Categories
Bible Insights

Women in the Bible: Naomi

God Takes Away Naomi’s Bitterness Over Losing Her Husband and Her Sons

Naomi means pleasant. She, her husband, and their two sons leave their home country and travel to Moab because of a famine. While in Moab, her husband dies, leaving her a widow. Later both of her sons die, too, leaving her with two widowed daughters-in-law, Orpah and Ruth.

Naomi blames God for her misfortune and grows bitter.

She decides to return home when she hears they have food. Orpah and Ruth start back with her. At Naomi’s urging Orpah decides to remain in Moab, but Ruth expresses deep commitment to her mother-in-law and to God, promising to stay with her forever.

Soon after they return to Israel, Naomi develops a plan for Ruth to marry their relative, Boaz. They get married and Ruth has her first child, Obed. Naomi cares for Obed like a son, as the local women celebrate the baby and Naomi’s good fortune.

Like all of us, Naomi’s life contains struggle and disappointment, but God cares for her, providing a loyal daughter-in-law and a cherished grandson.

[Read through the Bible with us this year. Today’s reading is Ruth 1-4, and today’s post is on Ruth 1:1-5.]

Learn about other biblical women in Women of the Bible, available in e-book, paperback, hardcover, and audiobook.

Peter DeHaan writes about biblical Christianity to confront status quo religion and live a life that matters. He seeks a fresh approach to following Jesus through the lens of Scripture, without the baggage of made-up traditions and meaningless practices. Read more in his books, blog, and weekly email updates.

Categories
Bible Insights

Women in the Bible: Orpah

Orpah Begins a Journey but Then Returns Home

Orpah is the widowed daughter-in-law of Naomi and sister-in-law to Ruth. When Naomi decides to return to Judah, her daughters-in-law start out with her, but Naomi releases them. She encourages them to return to their mothers and find new husbands.

Though Ruth stubbornly refuses, Orpah does the smart thing and goes home.

That’s the last we hear of her. We don’t know if she marries again or ever has any children. We don’t know how long she lives. We only know she does what makes sense from a human perspective.

However, Orpah’s sister-in-law chooses a path that doesn’t make sense, and God honors her for her loyalty to him and to her mother-in-law.

Sometimes what seems right to us is far different than God’s plan for us.

[Read through the Bible with us this year. Today’s reading is Ruth 1-4, and today’s post is on Ruth 1:6-15.]

Learn about other biblical women in Women of the Bible, available in e-book, paperback, hardcover, and audiobook.

Peter DeHaan writes about biblical Christianity to confront status quo religion and live a life that matters. He seeks a fresh approach to following Jesus through the lens of Scripture, without the baggage of made-up traditions and meaningless practices. Read more in his books, blog, and weekly email updates.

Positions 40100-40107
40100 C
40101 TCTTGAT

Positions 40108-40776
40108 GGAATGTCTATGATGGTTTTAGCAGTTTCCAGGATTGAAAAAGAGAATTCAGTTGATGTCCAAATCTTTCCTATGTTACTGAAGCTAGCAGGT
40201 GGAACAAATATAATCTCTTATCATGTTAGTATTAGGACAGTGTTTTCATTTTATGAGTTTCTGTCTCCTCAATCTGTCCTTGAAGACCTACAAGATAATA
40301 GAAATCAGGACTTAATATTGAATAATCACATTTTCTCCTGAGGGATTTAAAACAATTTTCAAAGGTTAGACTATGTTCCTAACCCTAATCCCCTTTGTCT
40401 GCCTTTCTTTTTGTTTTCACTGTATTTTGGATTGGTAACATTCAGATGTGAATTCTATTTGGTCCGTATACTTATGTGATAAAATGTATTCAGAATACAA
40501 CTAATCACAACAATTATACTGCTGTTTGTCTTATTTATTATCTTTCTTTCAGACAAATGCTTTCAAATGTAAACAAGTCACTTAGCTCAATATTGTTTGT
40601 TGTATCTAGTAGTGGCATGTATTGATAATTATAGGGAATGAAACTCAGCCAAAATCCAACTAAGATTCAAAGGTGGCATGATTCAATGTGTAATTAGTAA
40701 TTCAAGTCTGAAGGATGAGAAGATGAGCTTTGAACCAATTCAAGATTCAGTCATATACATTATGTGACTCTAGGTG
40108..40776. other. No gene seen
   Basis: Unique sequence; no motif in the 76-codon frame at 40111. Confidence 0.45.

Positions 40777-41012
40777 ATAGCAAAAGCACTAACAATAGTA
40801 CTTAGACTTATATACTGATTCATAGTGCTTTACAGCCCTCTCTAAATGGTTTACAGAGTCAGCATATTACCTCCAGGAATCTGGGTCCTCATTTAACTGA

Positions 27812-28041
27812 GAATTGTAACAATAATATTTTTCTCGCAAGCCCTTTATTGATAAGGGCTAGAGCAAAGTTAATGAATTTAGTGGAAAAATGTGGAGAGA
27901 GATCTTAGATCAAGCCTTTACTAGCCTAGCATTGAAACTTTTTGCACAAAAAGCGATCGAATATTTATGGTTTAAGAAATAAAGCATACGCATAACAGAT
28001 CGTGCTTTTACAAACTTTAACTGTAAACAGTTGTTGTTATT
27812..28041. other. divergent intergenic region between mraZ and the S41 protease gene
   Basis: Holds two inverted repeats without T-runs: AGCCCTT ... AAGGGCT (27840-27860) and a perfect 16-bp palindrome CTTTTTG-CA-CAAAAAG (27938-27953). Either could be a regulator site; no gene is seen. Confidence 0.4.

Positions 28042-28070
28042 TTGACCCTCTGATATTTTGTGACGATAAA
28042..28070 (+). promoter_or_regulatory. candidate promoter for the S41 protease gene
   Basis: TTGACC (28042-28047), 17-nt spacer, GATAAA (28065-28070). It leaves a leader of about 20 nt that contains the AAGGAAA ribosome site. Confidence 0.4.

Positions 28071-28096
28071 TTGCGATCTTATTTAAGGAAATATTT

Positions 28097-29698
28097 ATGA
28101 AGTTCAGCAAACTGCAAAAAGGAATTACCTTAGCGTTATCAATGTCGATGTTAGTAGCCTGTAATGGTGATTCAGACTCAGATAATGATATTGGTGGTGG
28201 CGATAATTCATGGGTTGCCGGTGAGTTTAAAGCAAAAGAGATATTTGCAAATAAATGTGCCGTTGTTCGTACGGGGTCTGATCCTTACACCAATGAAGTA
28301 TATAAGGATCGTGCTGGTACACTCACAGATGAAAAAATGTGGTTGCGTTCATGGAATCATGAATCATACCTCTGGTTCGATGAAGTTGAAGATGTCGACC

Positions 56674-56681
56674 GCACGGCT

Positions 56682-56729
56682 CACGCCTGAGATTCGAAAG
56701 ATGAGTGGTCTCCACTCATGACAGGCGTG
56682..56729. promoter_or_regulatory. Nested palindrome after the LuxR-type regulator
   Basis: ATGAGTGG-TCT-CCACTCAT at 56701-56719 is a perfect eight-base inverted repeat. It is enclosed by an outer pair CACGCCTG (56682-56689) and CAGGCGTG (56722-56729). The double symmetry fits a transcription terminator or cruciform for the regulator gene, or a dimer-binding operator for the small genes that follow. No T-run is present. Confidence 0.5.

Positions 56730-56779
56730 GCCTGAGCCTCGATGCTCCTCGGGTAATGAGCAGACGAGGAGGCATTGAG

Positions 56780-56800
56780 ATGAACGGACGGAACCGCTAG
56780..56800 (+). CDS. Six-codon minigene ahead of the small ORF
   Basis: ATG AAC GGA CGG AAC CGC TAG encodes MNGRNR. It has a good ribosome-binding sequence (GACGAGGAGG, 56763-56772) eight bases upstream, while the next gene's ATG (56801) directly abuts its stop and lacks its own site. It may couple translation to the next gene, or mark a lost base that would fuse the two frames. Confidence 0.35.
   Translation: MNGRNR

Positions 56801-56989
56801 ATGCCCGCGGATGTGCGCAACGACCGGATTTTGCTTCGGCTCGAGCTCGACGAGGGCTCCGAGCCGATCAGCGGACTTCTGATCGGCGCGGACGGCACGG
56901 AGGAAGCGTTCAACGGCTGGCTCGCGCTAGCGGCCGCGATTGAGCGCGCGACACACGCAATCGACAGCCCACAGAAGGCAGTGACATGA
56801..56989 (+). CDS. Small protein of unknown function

Categories
Bible Insights

How Can We Help the Poor?

Deuteronomy Instructs Us to Help Foreigners, Orphans, and Widows

In the book of Deuteronomy, Moses reminds God’s people that when they’re harvesting a field to not pick it clean, to leave some of the produce for others. This includes foreigners, orphans, and widows (Deuteronomy 24:19).

Help Foreigners Orphans and Widows

Moses’s words reiterate the same command that we read twice in the book of Leviticus (Leviticus 19:9-10 and Leviticus 23:22). It’s good for Moses to remind the people of this command. They’ve been in the desert for forty years and not planted or harvested.

Soon that will change. He’s telling them their harvest won’t just be for them, but it’s also to help poor people, specifically to help foreigners, orphans, and widows.

Ruth Gleans Grain

Let’s fast forward a few centuries to Ruth and her mother-in-law Naomi. Ruth and Naomi are both widows. Ruth is also a foreigner. When they return to Israel, they’re poor. Dirt poor.

Aside from each other, they have no family. They have no means for support. They have no money. What do they do?

Ruth goes out in the fields to glean grain, to pick up what the harvesters left behind or overlooked. This wouldn’t have been possible had the landowners not followed Moses’s command to leave some of the harvest behind for the foreigners, orphans, and widows so they can glean.

Even though this is an act of generosity on the part of the farmers, notice that Ruth does need to work to get her free food. She must glean grain from the field, working and sweating behind the day laborers.

For Ruth and Naomi, their story ends happily. Ruth gets married again and this time she has a child. Ruth’s husband also takes care of his mother-in-law, Naomi. They no longer need to worry about their day-to-day survival.

But not all poor people are so fortunate. They must continue to glean from the fields and rely on the generosity of others.

What can we do to help foreigners, orphans, and widows who have no food? Click To Tweet

How Can We Apply This Principle Today?

Today, few of us are farmers to leave food in the fields for people to glean. Yet that does not remove the responsibility from us to help the foreigners, orphans, and widows who are destitute and have no food. What can we do to help them?

[Read through the Bible with us this year. Today’s reading is Deuteronomy 22-24, and today’s post is on Deuteronomy 24:19.]